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ISSN: 2155-9880
Journal of Clinical & Experimental Cardiology
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Issues of the Heart – Directed Reprogramming to Mend a Broken Heart

Renjing Liu, John Hwa* and Kathleen Martin
Yale Cardiovascular Research Center, Section of Cardiovascular Medicine, Department of Internal Medicine, Yale University School of Medicine, USA
Corresponding Author : John Hwa
Associate Professor
Yale Cardiovascular Research Center
Section of Cardiovascular Medicine
Department of Internal Medicine
Yale University School of Medicine
300 George St Level 7, New Haven
CT 06511, USA
Tel: 2037375583
Fax: 2037376118
E-mail: [email protected]
Received September 25, 2012; Accepted September 25, 2012; Published September 27, 2012
Citation: Liu R, Hwa J, Martin K (2012) Issues of the Heart – Directed Reprogramming to Mend a Broken Heart. J Clin Exp Cardiolog 3:e113. doi: 10.4172/2155-9880.1000e113
Copyright: © 2012 Liu R, et al. This is an open-access article distributed under the terms of the Creative Commons Attribution License, which permits unrestricted use, distribution, and reproduction in any medium, provided the original author and source are credited.
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Cardiovascular disease remains the single leading cause of death worldwide [1]. At the mechanistic level, this is largely attributed to the limited ability of the heart to undergo regeneration following an injury such as myocardial infarction (heart attack). Dead cardiomyocytes are replaced by fibroblasts, leading to the accumulation of fibrotic scar tissue that results in impaired cardiac function, heart failure and death.
Cell-based therapies for regenerating the heart have been a major focus of research efforts in cardiac regenerative medicine. However, generating enough cardiomyocytes to repair a damaged heart has been the rate limiting step for the field’s advancement. It is estimated that more than 1 billion cells are required to repair a heart following a myocardial infarction, highlighting the need for high-throughput and reproducible methodologies for de novo cardiomyocyte production.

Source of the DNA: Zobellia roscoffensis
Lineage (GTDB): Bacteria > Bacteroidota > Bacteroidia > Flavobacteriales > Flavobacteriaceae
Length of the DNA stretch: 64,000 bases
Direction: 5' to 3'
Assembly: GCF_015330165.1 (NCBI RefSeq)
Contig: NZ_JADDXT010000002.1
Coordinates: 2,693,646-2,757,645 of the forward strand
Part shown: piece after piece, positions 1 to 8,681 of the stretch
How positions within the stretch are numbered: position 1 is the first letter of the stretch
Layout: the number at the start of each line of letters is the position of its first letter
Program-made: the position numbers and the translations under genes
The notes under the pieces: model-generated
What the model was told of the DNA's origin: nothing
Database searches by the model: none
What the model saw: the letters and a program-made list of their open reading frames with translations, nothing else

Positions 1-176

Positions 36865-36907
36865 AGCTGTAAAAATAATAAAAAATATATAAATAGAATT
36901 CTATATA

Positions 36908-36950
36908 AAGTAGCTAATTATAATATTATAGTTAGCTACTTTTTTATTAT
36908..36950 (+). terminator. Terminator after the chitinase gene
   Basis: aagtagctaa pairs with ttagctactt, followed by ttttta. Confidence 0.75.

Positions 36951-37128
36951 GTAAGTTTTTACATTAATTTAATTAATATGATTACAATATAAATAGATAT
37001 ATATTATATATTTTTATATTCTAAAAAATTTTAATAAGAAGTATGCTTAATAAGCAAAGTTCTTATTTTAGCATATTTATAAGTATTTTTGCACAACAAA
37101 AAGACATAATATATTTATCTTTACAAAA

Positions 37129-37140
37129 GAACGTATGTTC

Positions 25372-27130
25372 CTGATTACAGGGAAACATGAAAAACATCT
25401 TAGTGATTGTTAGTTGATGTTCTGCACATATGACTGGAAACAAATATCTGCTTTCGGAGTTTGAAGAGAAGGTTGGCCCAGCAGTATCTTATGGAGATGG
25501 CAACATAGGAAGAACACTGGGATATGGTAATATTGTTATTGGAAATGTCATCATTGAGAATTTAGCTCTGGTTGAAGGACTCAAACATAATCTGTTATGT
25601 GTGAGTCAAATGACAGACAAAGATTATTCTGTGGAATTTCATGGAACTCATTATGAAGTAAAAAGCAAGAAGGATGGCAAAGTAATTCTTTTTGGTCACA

With the isolation of human embryonic stem cells (ESC) by Thomson and colleagues in 1998 [2], followed more recently by reports of the ability to reprogram somatic cells to pluripotent state (induced pluripotent stem cells, iPSC) [3], research has rapidly shifted to developing strategies to efficiently and reliably direct stem cells into the cardiovascular lineage. Since the initial demonstration that contracting cardiomyocytes can be generated from human pluripotent ESC and iPSC, the possibility of producing unlimited numbers of human cardiomyocytes to rebuild the heart has tantalized researchers. However, the use of pluripotent cells confers an increased risk of tumor formation and uncontrolled lineage differentiation of the injected cells.
As an alternative source of de novo cardiomyocytes, efforts have focused on “direct reprogramming” of cardiac fibroblasts and other adult cell types into cardiomyocytes using cardiac-specific transcription factors. In 2010, Srivastava and colleagues demonstrated that a combination of just three transcription factors that play a role in regulating heart development (Gata4, Mef2c and Tbx5) was sufficient to directly reprogram cardiac and somatic fibroblasts into cardiomyocyte-like cells in vitro [4]. Although these reprogrammed cardiomyocyte-like cells functioned at only partial efficiency compared to fully differentiate native adult cardiomyocytes in terms of their electrophysiological and contractile properties, this study nevertheless demonstrated the feasibility of this approach.